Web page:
• Routine maintenance decreased dramatically.
  • Errors dropped to .01%.
  • Marketshare increased during last 3 years.
Mistakes in customer deliveries are expensive in terms of time and effort to fix them and in terms of damage to the customer relationship.

To get the most from RFID, there is a need for an advanced enterprise-wide information management infrastructure. The application may be designed around a centralized database or use a decentralized approach, maintaining and updating the data directly on the tag, or a combination. In any event, the IMS needs to be prepared to handle real time data quickly, and to pass it to other systems in the chain that can also use the information. Without this backbone in place, the wealth of information can go unused.

RFID data collection is only the front-end to this total solution. It provides the ability to collect large amounts of accurate data to build detailed databases.

Beer Barrel Tracking at Uerige Brewery

In addition to the big international breweries, in Germany there are many smaller but successful breweries who remain competitive through ingenuity. Uerige Brewery is one of these that has put auto ID to work for asset management and supply chain automation.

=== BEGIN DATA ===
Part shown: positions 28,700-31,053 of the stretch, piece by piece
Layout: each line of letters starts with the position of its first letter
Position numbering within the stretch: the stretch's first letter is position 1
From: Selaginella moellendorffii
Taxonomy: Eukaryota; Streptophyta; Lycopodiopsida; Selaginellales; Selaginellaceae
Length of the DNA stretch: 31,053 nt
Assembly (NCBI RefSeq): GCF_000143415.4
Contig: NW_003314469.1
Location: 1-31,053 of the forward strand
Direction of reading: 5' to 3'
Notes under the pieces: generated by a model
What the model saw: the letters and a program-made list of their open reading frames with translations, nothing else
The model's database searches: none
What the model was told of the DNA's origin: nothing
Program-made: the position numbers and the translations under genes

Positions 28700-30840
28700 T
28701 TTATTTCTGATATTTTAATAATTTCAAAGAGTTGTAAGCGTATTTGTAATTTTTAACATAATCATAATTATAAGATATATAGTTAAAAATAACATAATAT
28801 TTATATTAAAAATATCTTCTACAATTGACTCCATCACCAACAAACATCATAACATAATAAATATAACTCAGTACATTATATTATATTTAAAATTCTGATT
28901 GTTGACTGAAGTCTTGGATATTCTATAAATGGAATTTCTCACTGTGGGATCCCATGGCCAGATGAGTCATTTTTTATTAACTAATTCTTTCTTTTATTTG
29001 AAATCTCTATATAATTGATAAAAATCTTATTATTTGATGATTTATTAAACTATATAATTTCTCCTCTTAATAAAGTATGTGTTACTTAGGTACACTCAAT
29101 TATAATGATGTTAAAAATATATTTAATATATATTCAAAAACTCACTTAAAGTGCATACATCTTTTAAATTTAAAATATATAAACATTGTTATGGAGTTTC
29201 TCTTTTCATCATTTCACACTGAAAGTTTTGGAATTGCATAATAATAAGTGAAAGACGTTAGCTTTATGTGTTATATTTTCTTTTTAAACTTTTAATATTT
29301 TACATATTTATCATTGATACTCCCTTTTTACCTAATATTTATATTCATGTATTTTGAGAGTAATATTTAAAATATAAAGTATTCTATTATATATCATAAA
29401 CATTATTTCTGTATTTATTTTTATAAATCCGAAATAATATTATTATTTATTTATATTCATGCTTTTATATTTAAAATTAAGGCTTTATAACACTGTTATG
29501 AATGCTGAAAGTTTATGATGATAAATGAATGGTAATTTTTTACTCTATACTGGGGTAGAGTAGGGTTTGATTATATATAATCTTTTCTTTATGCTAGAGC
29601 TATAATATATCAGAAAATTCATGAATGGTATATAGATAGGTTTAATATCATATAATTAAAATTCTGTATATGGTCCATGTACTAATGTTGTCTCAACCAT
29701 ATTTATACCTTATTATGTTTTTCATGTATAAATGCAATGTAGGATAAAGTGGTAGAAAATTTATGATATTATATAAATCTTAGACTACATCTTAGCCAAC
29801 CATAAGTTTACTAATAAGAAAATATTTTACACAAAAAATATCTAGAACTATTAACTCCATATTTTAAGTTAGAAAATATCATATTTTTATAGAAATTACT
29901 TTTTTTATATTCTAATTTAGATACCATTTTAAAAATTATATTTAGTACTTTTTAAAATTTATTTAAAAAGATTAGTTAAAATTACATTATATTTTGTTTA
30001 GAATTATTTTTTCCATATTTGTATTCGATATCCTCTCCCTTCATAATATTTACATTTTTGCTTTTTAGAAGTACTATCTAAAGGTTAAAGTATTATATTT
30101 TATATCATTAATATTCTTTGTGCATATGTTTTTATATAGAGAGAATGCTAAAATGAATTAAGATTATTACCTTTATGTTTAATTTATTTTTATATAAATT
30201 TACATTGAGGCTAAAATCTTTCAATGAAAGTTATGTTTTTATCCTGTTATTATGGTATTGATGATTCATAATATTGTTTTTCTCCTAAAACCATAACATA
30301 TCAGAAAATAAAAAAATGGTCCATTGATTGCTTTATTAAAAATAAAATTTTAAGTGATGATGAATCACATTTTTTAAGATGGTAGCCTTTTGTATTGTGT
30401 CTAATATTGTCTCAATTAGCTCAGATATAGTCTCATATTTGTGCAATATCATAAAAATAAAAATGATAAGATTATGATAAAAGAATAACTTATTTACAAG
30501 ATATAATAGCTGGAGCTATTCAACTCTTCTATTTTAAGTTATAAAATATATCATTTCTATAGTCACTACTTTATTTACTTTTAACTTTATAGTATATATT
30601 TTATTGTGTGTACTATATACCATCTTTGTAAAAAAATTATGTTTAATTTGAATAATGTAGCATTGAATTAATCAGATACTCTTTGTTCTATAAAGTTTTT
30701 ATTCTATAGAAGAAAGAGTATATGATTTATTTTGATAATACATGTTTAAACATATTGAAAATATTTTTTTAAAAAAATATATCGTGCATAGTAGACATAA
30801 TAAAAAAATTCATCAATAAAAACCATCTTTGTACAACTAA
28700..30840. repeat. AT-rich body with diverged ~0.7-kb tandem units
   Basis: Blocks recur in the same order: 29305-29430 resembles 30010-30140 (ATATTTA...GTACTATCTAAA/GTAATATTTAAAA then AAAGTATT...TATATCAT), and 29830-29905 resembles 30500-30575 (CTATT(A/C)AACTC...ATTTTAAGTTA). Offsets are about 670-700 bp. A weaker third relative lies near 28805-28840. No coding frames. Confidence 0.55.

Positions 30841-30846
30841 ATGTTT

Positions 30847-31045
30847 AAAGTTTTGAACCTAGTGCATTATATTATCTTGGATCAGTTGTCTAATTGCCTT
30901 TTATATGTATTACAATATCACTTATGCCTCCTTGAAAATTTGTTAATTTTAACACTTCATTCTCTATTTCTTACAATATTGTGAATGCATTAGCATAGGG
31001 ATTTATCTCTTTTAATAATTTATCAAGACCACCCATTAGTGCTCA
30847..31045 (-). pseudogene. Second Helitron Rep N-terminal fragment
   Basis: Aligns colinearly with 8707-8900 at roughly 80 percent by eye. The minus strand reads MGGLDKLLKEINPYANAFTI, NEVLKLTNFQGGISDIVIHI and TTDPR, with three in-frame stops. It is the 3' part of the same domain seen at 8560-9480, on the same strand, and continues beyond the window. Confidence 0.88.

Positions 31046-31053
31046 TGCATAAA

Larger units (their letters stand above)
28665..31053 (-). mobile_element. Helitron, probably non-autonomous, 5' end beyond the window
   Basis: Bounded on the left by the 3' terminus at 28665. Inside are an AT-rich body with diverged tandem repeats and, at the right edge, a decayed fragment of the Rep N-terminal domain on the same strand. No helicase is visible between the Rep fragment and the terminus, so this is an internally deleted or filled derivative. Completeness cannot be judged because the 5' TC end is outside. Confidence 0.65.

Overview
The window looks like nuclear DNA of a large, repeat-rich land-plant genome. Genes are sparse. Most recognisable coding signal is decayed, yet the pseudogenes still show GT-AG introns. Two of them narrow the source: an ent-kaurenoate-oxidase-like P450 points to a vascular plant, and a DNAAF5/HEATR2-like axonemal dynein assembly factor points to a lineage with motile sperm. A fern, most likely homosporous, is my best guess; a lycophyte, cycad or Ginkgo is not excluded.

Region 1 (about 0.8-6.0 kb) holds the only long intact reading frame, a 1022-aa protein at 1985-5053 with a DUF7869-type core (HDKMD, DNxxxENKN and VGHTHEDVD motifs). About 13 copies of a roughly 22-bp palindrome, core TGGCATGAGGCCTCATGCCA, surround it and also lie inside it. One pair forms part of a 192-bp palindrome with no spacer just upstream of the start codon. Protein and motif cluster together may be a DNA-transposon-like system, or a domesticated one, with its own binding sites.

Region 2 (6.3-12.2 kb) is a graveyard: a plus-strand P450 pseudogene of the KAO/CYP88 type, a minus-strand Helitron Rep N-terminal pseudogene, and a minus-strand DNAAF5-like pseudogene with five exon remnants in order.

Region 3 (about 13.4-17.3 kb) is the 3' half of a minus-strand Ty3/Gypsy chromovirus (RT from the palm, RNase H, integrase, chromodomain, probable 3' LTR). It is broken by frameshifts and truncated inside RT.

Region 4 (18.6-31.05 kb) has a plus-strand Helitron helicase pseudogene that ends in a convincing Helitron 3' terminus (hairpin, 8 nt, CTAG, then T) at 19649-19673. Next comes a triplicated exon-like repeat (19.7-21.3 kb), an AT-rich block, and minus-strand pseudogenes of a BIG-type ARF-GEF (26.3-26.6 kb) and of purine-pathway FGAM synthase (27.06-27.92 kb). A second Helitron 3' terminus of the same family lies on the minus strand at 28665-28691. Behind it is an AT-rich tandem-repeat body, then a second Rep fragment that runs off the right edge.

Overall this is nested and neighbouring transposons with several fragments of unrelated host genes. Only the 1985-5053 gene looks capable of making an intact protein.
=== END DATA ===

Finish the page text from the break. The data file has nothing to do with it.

Barrels are expensive assets of a brewery's business. In this application the barrels each contain a embedded Read/Write tag that uniquely identifies them and whose memory is partitioned and can be encoded by individual page with new data along the cycle of travel from factory to customer and back to factory. Data programmed in at the factory would include: lot number, date/time of fill, use/sell by dates, Barrels are handled by several entities: factory, distributors, pubs.

At various points of dispatch and receipt, date/time are programmed into the tag. Tags can be read by stationary or hand-held readers. Ultimately, each barrel has an audit trail stored in its tag.

The benefits are:

  • Manages barrel loss.
  • Isolates damage to barrels.
  • Compiles complete, automatic records of customer service and generates invoices.
The Frequency Bands Used for RFID

Frequency band allocation for the use of radio devices is regulated by federal agencies such as the FCC in the US, PTT in Germany, and so on. There are limitations to the bands available within which RFID systems can function. However, several bands have evolved throughout the spectrum where you find these systems in use. There are definite tradeoffs to consider for each band. Therefore, it is important to understand the application requirements before selecting a particular type of RFID system.

  • 5.8 GHz Very high frequency
  • Europe toll standard

  • 2.45 GHz
  • 900 MHz
  • US toll standard

  • 13.56 MHz High frequency
  • Smart cards
  • Smart labels

  • 125-134 kHz Low frequency
  • LF/passive tags
  • Livestock, auto anti-theft
  • Comparing Frequencies

    The design approach to the implementation of the technology differs according to the performance requirements of the application.

    Performance Requirements/Attributes

    The list includes:

    • Read range